standing-desk treadmill healthy workplace

Sitting Can Be More Detrimental to Your Health Than Smoking?



“Sitting is the new smoking.” Dr. James Levine of the Mayo Clinic, who is credited with coining this now too common phrase, thinks that is may even be worse than smoking. Levine is one of many who are researching this new discipline called inactivity physiology with data showing that sitting is not only bad for us but lethal. Levine’s research started in 1999 with his initial question of “why do some people consume the same amount of food as others, yet gain weight?” In his study he gave each person 1000 more calories than they would need to maintain their current body weight. By the end of the study, some packed on the weight while others didn’t gain a pound. The research showed that the participants that gained the weight sat for an average of 2.5 hours longer a day. Levine has continued his research and has published books such as Move a Little, Lose a Lot and Get Up! These books chronicle his scientific research that suggests our chairs are killing us.

According to The New York Times, conventional wisdom is that if you watch your diet and get aerobic exercise at least a few times a week you’ll effectively offset your sedentary time. However, a growing body of inactivity research suggests that this advice makes scarcely more sense than the notion that you could counter a pack-a-day smoking habit by jogging. Hence-Sitting is the New Smoking!

For most of us, when we are awake, we are sitting. We commute to work, sit at a desk, commute home and then sit on the couch. This adds up to over 9 hours of sitting a day and over a lifetime the unhealthy effects of sitting add up. The best way counter act the effects of sitting are by standing whenever you can. Just by simply standing you are engaging your muscles and promoting blood flow throughout your body, pumping blood and oxygen to your heart, promoting good circulation and preventing blood clots in your legs. Even better, the muscle activity needed for standing and other movement seems to trigger important processes related to the breakdown of fats and sugars within the body, according to Dr. Levine.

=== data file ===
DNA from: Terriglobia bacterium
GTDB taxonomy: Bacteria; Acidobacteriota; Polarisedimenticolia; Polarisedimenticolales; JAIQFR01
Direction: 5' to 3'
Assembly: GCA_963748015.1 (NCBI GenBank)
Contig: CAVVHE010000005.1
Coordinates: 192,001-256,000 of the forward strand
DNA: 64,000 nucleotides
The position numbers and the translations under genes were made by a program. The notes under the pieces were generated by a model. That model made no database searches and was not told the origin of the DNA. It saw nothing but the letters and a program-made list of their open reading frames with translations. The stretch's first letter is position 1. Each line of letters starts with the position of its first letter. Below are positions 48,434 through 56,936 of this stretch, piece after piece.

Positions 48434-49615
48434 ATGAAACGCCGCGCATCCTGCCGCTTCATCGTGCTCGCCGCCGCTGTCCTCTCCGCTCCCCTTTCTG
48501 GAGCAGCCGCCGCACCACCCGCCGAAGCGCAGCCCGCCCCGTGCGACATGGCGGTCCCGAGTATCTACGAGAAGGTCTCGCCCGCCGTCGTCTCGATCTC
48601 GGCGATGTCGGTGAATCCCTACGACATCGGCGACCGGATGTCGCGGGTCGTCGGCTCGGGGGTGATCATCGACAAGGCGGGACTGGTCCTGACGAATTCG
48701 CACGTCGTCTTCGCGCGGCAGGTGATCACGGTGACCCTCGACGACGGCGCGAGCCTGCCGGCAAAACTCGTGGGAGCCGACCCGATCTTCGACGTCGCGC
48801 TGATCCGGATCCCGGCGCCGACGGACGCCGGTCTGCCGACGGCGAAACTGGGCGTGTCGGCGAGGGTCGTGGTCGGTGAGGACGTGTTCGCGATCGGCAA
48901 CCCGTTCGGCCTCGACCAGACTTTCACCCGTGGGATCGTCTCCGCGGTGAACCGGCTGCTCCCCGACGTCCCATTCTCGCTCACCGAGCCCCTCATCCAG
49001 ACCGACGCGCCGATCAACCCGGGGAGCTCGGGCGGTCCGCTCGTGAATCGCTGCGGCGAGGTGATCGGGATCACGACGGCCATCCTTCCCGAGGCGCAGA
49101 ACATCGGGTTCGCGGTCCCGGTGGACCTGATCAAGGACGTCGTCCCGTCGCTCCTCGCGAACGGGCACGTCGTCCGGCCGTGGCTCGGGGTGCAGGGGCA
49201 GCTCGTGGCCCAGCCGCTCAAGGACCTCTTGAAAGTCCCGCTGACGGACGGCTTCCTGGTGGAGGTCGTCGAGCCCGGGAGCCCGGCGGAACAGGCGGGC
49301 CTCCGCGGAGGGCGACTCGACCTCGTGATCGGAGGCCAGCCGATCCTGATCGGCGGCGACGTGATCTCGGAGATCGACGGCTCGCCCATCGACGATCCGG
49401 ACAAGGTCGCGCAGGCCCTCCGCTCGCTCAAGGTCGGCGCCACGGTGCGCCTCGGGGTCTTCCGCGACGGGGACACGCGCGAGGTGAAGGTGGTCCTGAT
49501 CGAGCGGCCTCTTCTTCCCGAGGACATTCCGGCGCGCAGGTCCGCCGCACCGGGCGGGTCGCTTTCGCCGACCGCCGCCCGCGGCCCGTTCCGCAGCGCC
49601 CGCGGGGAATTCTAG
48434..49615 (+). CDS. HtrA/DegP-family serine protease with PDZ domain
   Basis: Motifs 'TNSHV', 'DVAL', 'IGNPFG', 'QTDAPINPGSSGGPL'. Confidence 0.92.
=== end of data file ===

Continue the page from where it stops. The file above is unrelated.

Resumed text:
AFD’s design team has come up with a number of ways to incorporate sit-to-stand in any office. Whether it is retrofitting an existing desk or cubical with Humanscale’s Quickstand or adding a height adjustable base to an entire workstation we have a solution that can work for you. Other solutions include height adjustable benching, conferencing and even private office. If your company is looking for a fully progressive solution, I suggest you look at  (treadmill desk) that was designed by Dr. Levine. It’s time to stand up and get healthy!
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